Grateful SIS scholarship recipients warm Arena

October 06, 2021 / by / 0 Comment
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GCU student Arianna Torres gave an emotional address at the scholarship reception.

Story by Mike Kilen
Photos by Rick D’ Elia

GCU News Bureau

GCU Arena was filled with gratitude Tuesday night.

Student Arianna Torres tearfully spoke to the nearly 1,200 people assembled, the largest-ever gathering of Students Inspiring Students scholarship recipients, their families, donors and Grand Canyon University leaders and employees.

“Mom and Dad, I love you guys both so much. Thank you for all the sacrifices you guys made to put me in the position I am in today,” said the GCU freshman, one of 169 recipients of SIS scholarships that go to high-achieving neighborhood students with financial need. “To my siblings Javier, Isabella and Natalya, I love you guys so much, and you don’t know how hard I strive every day to be an example to you three.

“I do want to see the day when you guys top me. Maybe one day you guys will be sitting here.”

Scholarship recipients even got misty-eyed hearing stories of fellow students.

Torres’ younger siblings were all dressed up for the Students Inspiring Students Scholarship Reception. Her mother, Claudia, cried while seeing her daughter in college and giving an emotional speech before hundreds.

It had been a rough year leading up to this occasion for Adrianna, as it had been for many through the pandemic, which prompted the cancellation of last year’s event. GCU went all out Tuesday, for the first time combining SIS graduates and recipients in the ceremonies.

“Typically, we have 400 RSVP for the event, this year we had 1,200,” said Megan Serafini, SIS and External Scholarships Director. “It’s a night to showcase SIS for our families. It’s hard for first-generation students to explain this experience to their families, so they can see tonight the true sense of community.”

Torres was the freshman speaker for the reception, which included a wide array of hors d’oeuvres that filled nearly half the basketball floor.

She told the crowd she had faced difficult times. As a freshman, she transferred to a new high school and sat alone at lunch, even calling her mom on Facetime just to have someone to talk with while she ate. She eventually found her crowd, a group she called the “Geek Squad.”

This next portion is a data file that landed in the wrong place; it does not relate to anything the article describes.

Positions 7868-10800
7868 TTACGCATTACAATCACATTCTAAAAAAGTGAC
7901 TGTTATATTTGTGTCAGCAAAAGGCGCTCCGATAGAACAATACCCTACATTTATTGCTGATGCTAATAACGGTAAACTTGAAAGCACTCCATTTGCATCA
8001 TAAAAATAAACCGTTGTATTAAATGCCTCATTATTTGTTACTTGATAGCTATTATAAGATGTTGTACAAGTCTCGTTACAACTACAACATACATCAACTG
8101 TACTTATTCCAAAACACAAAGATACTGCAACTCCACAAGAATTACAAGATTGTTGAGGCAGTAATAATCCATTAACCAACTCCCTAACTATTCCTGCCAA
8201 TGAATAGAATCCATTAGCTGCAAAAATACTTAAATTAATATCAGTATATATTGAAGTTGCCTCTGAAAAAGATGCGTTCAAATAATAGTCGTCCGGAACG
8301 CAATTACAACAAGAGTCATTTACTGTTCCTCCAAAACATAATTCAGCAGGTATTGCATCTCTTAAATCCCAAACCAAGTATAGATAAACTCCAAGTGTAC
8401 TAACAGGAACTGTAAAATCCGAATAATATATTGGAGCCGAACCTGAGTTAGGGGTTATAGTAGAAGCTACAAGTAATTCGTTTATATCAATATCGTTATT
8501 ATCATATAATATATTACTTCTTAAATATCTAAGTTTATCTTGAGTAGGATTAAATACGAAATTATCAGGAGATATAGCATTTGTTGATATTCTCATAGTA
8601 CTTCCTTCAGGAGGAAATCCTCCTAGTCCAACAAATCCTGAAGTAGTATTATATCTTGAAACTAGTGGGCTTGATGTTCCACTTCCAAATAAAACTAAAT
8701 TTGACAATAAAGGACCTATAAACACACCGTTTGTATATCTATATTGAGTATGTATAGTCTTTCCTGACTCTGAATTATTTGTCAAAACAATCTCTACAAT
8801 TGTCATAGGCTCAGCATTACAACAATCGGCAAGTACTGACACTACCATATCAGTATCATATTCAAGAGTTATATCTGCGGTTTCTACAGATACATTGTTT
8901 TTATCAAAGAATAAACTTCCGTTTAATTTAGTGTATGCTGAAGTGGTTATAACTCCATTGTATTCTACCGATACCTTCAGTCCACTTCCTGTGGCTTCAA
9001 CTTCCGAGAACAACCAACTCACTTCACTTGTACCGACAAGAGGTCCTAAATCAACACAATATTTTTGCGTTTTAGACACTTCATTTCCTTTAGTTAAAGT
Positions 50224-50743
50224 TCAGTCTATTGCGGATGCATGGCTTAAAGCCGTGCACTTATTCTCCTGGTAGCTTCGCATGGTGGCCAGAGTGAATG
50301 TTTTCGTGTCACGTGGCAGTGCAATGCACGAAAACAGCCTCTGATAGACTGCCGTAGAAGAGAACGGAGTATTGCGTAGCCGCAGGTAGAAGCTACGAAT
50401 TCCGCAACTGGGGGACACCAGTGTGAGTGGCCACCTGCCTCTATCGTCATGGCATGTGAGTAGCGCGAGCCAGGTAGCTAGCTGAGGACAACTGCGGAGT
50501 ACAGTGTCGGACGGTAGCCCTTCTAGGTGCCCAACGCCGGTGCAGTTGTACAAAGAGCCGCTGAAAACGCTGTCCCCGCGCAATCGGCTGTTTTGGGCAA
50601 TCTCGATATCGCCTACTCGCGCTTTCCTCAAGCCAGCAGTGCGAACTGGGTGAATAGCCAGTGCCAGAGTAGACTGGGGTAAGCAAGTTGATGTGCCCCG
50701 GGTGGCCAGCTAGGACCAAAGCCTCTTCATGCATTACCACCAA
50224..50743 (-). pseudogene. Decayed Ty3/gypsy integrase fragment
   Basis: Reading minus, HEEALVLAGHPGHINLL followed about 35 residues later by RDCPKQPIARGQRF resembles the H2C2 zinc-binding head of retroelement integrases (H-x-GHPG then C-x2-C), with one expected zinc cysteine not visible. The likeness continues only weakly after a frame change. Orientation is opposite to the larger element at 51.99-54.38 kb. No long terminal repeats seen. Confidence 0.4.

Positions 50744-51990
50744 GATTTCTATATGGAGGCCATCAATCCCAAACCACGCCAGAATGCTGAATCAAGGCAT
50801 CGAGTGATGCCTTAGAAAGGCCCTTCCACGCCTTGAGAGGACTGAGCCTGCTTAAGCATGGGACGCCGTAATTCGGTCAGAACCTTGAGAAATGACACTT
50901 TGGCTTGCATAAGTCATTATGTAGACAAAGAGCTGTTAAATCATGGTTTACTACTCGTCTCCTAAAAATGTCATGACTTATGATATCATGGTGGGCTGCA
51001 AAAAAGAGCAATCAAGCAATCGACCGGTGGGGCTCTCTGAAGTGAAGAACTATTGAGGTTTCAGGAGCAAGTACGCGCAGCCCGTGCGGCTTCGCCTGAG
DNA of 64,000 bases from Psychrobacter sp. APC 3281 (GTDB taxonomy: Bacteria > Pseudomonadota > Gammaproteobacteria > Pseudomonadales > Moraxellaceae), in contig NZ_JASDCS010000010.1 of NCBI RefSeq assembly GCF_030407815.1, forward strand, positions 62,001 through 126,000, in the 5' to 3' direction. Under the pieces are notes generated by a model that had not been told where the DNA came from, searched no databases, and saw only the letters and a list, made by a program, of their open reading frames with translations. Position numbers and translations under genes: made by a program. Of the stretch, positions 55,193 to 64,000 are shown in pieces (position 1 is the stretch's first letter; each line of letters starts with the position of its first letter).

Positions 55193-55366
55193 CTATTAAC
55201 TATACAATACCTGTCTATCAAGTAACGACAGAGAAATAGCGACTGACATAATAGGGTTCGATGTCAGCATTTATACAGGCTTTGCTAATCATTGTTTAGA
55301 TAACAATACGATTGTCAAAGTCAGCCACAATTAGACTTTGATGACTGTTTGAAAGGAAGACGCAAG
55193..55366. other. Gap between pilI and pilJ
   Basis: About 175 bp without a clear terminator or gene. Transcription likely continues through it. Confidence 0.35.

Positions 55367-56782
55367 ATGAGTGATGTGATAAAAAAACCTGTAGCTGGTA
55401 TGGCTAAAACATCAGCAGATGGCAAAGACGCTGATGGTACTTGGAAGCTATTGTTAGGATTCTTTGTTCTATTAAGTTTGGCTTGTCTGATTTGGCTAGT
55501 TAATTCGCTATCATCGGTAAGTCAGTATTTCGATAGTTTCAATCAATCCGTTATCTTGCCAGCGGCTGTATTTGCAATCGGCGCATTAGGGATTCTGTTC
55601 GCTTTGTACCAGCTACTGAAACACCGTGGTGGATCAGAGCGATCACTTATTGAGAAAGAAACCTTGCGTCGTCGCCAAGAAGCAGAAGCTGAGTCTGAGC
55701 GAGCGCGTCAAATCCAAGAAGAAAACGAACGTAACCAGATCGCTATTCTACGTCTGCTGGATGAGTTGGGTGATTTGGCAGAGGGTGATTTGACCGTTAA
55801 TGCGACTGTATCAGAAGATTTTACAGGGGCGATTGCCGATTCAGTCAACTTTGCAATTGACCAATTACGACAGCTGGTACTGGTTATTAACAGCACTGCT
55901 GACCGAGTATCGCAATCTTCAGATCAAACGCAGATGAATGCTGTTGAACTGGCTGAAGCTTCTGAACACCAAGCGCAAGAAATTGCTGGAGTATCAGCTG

But the pandemic left them apart her senior year. She felt numb and isolated while taking classes online at home.

“Just sitting at a desk in my room alone with no real contact with my classmates or no real contact with the outside world, I fell into a depression and felt disconnected with the world and lost interest in the things I loved to do,” she said. “I felt lost in the world.”

Torres said those challenges built character, made her who she is today and propelled her to apply for the SIS scholarship.

On the third try, she got it.

In May, when she was surprised by the scholarship announcement at GCU, her parents and siblings were all there to support her, but she knew it fell on her to make it happen.

She looked down to a Kobe Bryant bracelet she wore every day that reminded the former high school basketball player what she needed to do, live in the spirit of the late NBA star who died in a 2020 airplane crash.

“I remember thinking, ‘He is with me today.’ It’s because of his inspiration I didn’t give up through it all,” she said. “A quote I always say from him is, ‘If you don’t really believe in yourself, no one will do it for you.’

“I try to keep this mentality in me every day, and I believe every student sitting here today has carried this drive within themselves, even if they may not know it.”

GCU President Brian Mueller gives a fist bump to Luis Peña, an SIS scholar who introduced him.

GCU President Brian Mueller described the scholarship program’s origins, conversations with high school educators about how to lift the neighborhood around GCU by educating its young people. It started in 2014 with after-school academic assistance through GCU’s Learning Lounge, which led to scholars ready for the challenge of higher education.